Interfaces that are XML-based and schema-backed can lay a kind of contractual foundation for layered extensions. This idea applies equally to Web applications and to smart documents that use the Microsoft or OpenOffice XML formats.
Formal contracts aren't just stabilizers, they're enablers. If documents were predictably structured, for example, we could visualize their change histories in even more compelling ways. Yet there's a reason why Wikis and Greasemonkey are gaining traction, along with the RESTful approach to Web services.
Contracts are awkward beasts, and they generate a lot of friction. Of course, some friction is a good and necessary thing, but if we can't make contracts easier to use, the grassroots ecosystem will continue to route around them. And that's not in anyone's best interest. [Full story at InfoWorld.com]
In answer to the question I'd asked earlier in the week -- How do you design a remixable Web application? -- this column suggests making the implied contract between a Web application and its human or robotic user into something more explicit.
Of course we're always searching for that sweet spot between not enough formalism and too much. In the realm of Web services, REST gives us the freedom to innovate but not -- as Phil Windley noted -- the power to intermediate easily and reliably:
Over the past two years, I reviewed a lot of intermediaries for SOAP. They are made usable by WSDL. Without WSDL, using one of these would be such a chore, that you're never do it. Every time you wanted to configure a new service intermediation, you'd have to custom describe the API. [Phil Windley: Toward More Sophisticated Intermediation]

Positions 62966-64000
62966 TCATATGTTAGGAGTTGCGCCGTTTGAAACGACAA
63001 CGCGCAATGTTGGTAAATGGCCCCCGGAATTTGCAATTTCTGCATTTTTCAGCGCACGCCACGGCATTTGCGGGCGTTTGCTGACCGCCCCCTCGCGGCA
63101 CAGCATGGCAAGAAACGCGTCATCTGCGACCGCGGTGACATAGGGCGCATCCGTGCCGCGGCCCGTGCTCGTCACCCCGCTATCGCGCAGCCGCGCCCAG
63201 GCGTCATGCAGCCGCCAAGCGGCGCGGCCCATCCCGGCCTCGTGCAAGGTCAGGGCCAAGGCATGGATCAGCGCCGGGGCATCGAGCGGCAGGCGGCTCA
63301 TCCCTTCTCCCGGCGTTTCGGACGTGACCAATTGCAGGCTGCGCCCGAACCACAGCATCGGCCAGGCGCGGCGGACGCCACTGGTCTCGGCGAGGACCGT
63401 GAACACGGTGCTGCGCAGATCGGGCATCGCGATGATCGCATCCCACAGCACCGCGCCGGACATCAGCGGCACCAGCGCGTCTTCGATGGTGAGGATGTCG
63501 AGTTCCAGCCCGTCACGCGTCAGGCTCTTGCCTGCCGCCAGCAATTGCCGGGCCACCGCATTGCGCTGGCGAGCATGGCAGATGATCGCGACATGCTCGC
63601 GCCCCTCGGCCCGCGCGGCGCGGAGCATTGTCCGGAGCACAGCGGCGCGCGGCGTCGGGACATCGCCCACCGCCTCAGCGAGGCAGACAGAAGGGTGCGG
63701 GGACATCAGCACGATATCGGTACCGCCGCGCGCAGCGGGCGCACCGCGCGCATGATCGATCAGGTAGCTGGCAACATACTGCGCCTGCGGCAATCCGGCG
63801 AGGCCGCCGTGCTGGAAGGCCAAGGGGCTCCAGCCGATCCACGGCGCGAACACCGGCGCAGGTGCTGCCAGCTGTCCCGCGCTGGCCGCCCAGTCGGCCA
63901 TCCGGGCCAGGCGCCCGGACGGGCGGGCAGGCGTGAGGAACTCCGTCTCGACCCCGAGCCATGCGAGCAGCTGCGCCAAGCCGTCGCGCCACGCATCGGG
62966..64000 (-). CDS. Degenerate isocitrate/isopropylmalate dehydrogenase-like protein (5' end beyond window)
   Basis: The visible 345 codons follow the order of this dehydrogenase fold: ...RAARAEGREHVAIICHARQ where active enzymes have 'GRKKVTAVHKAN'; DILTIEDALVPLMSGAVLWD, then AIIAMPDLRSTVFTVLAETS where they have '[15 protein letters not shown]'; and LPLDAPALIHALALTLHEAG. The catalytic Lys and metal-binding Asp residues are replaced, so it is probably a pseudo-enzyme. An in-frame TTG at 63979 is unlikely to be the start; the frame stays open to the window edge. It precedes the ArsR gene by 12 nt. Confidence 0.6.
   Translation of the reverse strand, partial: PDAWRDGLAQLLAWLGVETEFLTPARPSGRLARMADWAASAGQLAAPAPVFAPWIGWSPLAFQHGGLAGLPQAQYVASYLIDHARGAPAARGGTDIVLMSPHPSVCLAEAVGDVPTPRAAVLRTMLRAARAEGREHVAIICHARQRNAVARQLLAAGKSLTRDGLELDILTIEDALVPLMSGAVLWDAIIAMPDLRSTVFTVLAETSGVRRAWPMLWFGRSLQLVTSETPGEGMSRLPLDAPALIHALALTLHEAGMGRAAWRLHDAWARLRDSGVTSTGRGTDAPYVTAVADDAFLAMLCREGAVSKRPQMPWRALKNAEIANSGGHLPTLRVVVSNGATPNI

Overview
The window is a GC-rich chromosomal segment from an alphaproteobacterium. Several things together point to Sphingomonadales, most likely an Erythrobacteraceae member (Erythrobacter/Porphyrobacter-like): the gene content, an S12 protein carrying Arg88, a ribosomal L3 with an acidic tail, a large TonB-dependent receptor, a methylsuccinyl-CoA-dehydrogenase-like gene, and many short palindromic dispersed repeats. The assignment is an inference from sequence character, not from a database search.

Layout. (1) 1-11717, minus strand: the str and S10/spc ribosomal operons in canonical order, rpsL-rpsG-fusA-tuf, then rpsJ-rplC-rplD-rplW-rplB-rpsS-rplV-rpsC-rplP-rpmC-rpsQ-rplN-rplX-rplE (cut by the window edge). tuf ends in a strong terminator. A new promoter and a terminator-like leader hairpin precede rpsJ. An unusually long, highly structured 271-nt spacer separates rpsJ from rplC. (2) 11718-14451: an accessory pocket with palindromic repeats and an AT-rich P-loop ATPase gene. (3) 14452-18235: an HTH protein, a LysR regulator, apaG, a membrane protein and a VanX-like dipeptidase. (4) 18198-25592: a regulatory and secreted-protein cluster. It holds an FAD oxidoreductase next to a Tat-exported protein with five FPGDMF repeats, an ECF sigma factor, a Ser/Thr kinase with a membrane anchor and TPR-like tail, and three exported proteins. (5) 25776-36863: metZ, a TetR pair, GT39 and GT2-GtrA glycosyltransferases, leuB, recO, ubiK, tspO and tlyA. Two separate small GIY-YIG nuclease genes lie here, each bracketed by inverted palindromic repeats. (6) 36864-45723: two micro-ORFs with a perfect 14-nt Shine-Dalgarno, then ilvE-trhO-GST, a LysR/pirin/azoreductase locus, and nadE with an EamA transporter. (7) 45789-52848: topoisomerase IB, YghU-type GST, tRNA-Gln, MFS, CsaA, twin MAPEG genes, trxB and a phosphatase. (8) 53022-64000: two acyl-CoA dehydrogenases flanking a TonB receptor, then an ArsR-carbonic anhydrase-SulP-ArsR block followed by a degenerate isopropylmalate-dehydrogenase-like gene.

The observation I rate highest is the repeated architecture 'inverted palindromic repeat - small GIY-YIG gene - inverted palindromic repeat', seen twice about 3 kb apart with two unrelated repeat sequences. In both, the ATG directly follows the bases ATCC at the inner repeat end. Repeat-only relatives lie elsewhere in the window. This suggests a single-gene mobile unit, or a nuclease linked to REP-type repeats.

WSDL is an enabler for service intermediation, but that first step is a doozy. Hence various proposals for a more humane service description language from Rich Salz, Norm Walsh, and Tim Bray. As more applications produce and consume services, the ability to remix the applications will partly depend on our ability to intermediate their constituent services. A simpler and REST-friendlier kind of WSDL could help us do that.
But the folks who are remixing applications nowadays aren't just intercepting service invocations and transforming data. They're also intercepting and transforming interfaces and behaviors. Although Greasemonkey is a convenient (and thus popular) way to hook in, you can do all the same stuff in proxies, in which case it looks a lot like service intermediation.
How might we make interfaces and behaviors more explicit, and thus more open to reliable intermediation? On the interface side, we have a flock of description languages, such as XUL, MXML, and XAML. On the behavior side, there's a rich tradition of programming techniques, such as inheritance and delegation. We don't need to reinvent these disciplines. We do, however, need unify them to create a model that is easy to learn and can attain broad reach.
Former URL: http://weblog.infoworld.com/udell/2005/07/05.html#a1262